Jungtinių Tautų žmogaus teisių sistemos reforma.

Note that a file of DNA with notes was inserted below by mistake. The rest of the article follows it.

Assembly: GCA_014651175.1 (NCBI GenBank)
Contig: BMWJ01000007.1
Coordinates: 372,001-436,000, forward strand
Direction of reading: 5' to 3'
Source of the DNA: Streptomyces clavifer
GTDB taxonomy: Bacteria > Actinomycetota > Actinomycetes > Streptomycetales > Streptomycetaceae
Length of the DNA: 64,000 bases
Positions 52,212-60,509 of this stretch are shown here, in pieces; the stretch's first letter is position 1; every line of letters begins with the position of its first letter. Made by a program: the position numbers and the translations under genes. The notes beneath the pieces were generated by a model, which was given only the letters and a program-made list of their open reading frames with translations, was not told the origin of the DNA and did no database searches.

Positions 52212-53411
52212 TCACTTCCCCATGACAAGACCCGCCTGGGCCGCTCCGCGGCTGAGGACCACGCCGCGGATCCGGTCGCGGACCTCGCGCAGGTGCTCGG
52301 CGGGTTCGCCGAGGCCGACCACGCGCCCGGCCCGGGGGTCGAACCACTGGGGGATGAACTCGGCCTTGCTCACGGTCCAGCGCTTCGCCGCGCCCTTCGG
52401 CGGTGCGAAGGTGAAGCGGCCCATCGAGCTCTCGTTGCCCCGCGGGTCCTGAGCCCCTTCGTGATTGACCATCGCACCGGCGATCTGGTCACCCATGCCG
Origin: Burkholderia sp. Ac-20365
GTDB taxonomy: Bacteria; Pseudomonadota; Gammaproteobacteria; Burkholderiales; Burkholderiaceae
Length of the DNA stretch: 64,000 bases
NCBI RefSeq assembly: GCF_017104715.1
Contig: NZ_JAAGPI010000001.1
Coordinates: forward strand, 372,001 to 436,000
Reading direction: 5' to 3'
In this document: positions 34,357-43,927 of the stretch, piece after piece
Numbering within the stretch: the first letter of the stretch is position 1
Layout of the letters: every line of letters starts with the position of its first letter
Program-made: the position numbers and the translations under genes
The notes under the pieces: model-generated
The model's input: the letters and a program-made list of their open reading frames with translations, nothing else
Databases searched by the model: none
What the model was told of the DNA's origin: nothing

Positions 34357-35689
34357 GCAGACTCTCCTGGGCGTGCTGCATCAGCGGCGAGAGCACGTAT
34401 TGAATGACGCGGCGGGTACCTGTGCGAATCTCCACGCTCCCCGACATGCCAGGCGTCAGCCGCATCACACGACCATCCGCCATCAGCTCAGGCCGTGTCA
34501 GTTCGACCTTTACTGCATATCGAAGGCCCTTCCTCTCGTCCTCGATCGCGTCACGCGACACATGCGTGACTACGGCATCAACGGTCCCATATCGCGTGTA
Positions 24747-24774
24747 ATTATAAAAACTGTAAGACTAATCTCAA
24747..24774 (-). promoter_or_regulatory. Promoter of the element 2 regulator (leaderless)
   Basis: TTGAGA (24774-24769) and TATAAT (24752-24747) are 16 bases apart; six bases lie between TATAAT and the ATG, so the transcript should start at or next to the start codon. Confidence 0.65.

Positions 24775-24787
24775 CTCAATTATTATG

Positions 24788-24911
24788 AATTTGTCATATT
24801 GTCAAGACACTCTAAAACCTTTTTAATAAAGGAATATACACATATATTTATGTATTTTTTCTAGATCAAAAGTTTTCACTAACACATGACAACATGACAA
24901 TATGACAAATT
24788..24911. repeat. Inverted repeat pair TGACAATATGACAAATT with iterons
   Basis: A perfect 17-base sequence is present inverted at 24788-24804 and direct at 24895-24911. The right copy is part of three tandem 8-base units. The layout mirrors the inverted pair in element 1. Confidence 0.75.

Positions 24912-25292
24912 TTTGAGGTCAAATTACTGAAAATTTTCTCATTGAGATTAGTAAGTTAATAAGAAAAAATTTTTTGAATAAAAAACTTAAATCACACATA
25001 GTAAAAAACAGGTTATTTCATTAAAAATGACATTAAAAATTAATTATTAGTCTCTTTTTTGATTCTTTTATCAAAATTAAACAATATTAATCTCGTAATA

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The article analyses the primary initiative of the Universal Declaration of Human Rights drafters to establish the judicial supervision of the Declaration provisions. This initiative was not implemented due to lack of consensus, although some latter proposals to establish the International Court of Human Rights were discussed. The Cold War prevented from discussions on improvement of human rights system and especially from establishing the International Human Rights Court. Some scholars even called this idea utopian, although on the other hand, many scholars criticising the current UN Human Rights system were suggesting to establish a judicial institution that would be granted the right to adopt decisions binding to all state parties on the basis of the human rights conventions. In late 2008, celebrating the 60th Anniversary of the Declaration of Human Rights, Switzerland came up with the proposal to form the Panel of Eminent Persons and to prepare the Agenda for Human Rights. The latter Agenda included the proposal to establish the International Human Rights Court. This initiative was the expansion of the United Nations High Commissioner of Human Rights proposal to create a unified standing treaty body. Therefore, it must be noted that the scholars analysing the strength and weaknesses of the UN human rights system do not share similar point of view on the functions of the Court. Some scholars argue that new court should play the role of a court of appeal or a constitutional court. Moreover, some scholars (such as Manfred Nowak) think that the access of individual petitioners should be limited, as the court should be seemed as dealing with the cases having major importance to the development of the human rights law. However, it must be noted that despite the form it will acquire, the new institution most probably is going to face financial problems, as did some criminal tribunals. Moreover, it is not excluded that some states will refuse to accept the jurisdiction of the court and even to review their obligations under current human rights treaties.
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